Earlier this month, Manohla Dargis and A.O. Scott of The New York Times compiled a list of the 25th best movies of the century so far. It’s an interesting list, they have They Will Be Blood first, a selection I’m cool with. Million Dollar Baby at third, though? Questionable. Honestly, I prefer the spoof of the movie It’s Always Sunny in Philadelphia did.
The good fellas at The Watch podcast turned me onto the list when they talked about it, then ran through their own lists, lists I’m somewhat more inclined to agree with.
Andy Greenwald’s list:
Chris Ryan’s list:
I then immediately started thinking about what would be on my own list. Anytime someone produces a list, it prompts two reactions. The first is to blindly disagree with it, maybe agree with it a bit, but generally take issue with it. The second reaction is to start thinking about your own list. With Andy and Chris’ lists, I didn’t really have any major objections. I don’t remember Michael Clayton nearly as fondly as they do and I still think the magic of Sicario was lost on me, something I hate to admit.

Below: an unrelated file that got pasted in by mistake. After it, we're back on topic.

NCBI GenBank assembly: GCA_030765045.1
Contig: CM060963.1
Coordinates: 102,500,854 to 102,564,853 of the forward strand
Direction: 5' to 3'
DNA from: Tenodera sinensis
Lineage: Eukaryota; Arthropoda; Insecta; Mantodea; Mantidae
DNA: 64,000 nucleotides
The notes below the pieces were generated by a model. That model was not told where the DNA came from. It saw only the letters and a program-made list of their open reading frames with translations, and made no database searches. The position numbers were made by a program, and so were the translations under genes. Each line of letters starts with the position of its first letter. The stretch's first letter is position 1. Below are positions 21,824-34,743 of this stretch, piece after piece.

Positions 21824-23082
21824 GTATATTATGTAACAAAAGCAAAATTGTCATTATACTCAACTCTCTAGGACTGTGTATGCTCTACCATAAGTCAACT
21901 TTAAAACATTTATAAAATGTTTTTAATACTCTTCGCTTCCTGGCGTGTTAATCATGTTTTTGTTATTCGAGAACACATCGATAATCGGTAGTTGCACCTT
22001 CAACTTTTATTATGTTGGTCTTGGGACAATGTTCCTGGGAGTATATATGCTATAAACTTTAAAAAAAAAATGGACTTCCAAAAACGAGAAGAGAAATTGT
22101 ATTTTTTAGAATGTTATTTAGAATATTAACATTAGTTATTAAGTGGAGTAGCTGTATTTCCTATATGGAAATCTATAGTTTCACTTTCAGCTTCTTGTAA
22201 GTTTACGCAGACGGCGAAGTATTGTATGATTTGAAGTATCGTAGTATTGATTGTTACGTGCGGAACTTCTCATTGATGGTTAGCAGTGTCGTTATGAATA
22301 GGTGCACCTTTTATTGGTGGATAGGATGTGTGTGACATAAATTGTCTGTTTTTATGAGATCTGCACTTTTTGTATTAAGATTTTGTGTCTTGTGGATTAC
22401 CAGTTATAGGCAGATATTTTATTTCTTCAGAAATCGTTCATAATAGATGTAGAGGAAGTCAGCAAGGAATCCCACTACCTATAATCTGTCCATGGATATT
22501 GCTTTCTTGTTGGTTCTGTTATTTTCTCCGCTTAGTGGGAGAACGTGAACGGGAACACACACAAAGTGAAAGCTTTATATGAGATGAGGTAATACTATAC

If anything, what tripped me up was the subtle difference between calling something “the best” as opposed to saying it’s your favorite. Trying to split that difference, though? That’s tough business. I think it’s hard to quantify something as the best without it being the best because it’s really just your favorite. Taking the emotions out of something like this is hard.
Which is why I maybe, kind of didn’t. Or I did. I don’t know. It’s 2017 and some of these movies came out a while ago. If they’ve stuck with me this long, it’s because they have some kind of emotional attachment to me. They might not be my favorite per say, but there’s something about some of these movies that have stuck with me that falls along those same lines. That means something. That trumps artistic merit in some cases.
Here’s my list.
- There Will Be Blood
- The Bourne Identity
- The Assassination of Jesse James by the Coward Robert Ford
- Anchorman: The Legend of Ron Burgandy
- Step Brothers
- City of God
- Django Unchained
- Ocean’s Eleven
- The Departed
- The Hangover
- The Royal Tenenbaums
- Get Out
- Inglorious Basterds
- Lost in Translation
- The Dark Knight
- The Hurt Locker
- Mad Max: Fury Road
- Tropic Thunder
- Gangs of New York
- Napolean Dynamite
- The Town